The martial arts school that my wife and I, Academia Duellatoria, go to just did a weekend of demos and free lessons at the Faire in the Grove. At the time, I was thinking that it wasn’t as successful as I would have liked it to be. Until I thought about it some more later.

It seemed like we were kind of scrambling at the time, because we’re all in medieval/renaissance garb no one is actually wearing a watch so we don’t know what time it is. Plus since the only list of what classes are being offered when is on the whiteboard in front of the booth, you can’t see it from the inside so you’re never sure of what’s next and how long it will be. If we were to dwell on the negative there was a bunch of things that could have gone better, there were all execution details that weren’t thought through in advance, tactical details of executing the classes.

What went right was the strategy: to show what we do and therefore recruit new students. There was no doubt why we were there, everyone knew it. Granted, it was only a couple of weeks ago, so it’s a little early to tell how effective we really were strategically, finding lots of new students.

It wasn’t until later that I realized that this was pretty much the only approach that would work with volunteers. All the students are paying for classes, we’re not being payed to be there. So how do you keep people motivated and moving in the same direction?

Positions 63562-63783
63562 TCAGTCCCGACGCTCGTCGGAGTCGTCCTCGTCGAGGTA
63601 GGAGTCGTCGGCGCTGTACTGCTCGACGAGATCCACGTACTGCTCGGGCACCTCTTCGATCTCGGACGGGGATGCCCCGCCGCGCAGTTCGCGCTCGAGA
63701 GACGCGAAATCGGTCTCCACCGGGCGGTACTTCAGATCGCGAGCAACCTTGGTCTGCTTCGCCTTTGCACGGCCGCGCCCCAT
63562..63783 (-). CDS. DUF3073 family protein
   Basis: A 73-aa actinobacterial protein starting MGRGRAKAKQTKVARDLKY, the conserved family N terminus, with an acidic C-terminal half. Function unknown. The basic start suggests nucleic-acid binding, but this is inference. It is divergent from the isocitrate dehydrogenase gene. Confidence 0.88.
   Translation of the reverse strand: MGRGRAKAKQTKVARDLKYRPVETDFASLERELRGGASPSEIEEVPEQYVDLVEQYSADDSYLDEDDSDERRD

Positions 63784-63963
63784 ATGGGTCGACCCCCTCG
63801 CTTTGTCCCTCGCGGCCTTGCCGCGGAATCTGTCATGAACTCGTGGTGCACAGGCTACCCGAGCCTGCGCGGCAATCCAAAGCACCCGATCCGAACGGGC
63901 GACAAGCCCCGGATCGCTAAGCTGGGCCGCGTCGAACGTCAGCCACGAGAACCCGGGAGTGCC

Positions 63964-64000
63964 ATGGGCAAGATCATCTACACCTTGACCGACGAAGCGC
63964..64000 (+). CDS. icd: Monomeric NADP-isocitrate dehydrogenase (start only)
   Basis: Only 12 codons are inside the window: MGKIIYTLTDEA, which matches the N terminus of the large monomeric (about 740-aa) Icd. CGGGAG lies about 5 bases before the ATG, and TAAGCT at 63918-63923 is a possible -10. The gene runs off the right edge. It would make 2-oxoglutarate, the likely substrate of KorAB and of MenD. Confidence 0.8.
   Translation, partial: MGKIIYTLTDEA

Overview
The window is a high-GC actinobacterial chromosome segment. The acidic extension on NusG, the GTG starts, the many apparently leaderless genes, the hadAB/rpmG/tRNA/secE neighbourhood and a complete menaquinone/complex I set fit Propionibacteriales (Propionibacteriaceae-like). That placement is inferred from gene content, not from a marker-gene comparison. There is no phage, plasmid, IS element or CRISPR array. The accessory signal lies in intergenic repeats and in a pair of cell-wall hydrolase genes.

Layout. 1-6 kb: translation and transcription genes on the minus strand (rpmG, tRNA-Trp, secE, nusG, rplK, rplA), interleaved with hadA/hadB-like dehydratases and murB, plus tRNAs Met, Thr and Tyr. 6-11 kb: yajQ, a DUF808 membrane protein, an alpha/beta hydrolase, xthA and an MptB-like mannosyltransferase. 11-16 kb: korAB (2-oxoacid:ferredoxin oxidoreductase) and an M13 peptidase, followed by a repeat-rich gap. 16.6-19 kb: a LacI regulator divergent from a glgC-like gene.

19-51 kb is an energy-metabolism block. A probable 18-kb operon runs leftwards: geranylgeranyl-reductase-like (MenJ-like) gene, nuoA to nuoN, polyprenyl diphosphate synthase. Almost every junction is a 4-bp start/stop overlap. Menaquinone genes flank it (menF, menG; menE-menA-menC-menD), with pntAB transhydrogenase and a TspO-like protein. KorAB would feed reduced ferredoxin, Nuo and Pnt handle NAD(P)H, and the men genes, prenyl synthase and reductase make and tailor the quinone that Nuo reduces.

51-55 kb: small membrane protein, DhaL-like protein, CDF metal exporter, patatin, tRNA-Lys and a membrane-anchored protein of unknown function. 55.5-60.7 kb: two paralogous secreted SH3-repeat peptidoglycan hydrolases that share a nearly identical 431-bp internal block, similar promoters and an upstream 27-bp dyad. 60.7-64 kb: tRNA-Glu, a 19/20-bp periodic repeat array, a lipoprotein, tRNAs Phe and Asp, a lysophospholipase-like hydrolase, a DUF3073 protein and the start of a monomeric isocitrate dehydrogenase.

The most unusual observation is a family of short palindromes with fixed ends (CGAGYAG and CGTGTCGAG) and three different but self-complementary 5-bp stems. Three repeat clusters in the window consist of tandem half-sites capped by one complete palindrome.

The answer was to make sure that everyone understood the goal and thought it was worth achieving. Because we all knew the strategic goals, people’s actions were informed by them to make it successful. Even though, we had some of the details that could have used a little work.

As a contrast to that, I recently went on a business trip to spend some time in another of our branch offices. We had the tactical details worked out, where we were staying, which offices we would be in on what days. The strategy was fuzzy, why the heck were we there?

We had no real idea, other than general team building. The meeting that we were going to attend was cancelled too late to cancel the trip, plus one of the teams was in firefighting mode and couldn’t be disturbed. So we had good execution on the tactics, but lousy execution on the strategy. In the long run, I suspect that this will be kind of a failure even though it seemed like a success at the time.

When looking at both of these experience I came up with a couple of questions to think about:

  1. How do you choose the right strategic goals?
  2. How to get people excited about achieving those goals and keep them that way?
  3. What are the right tactical details that need to be worked out?

 

 

 

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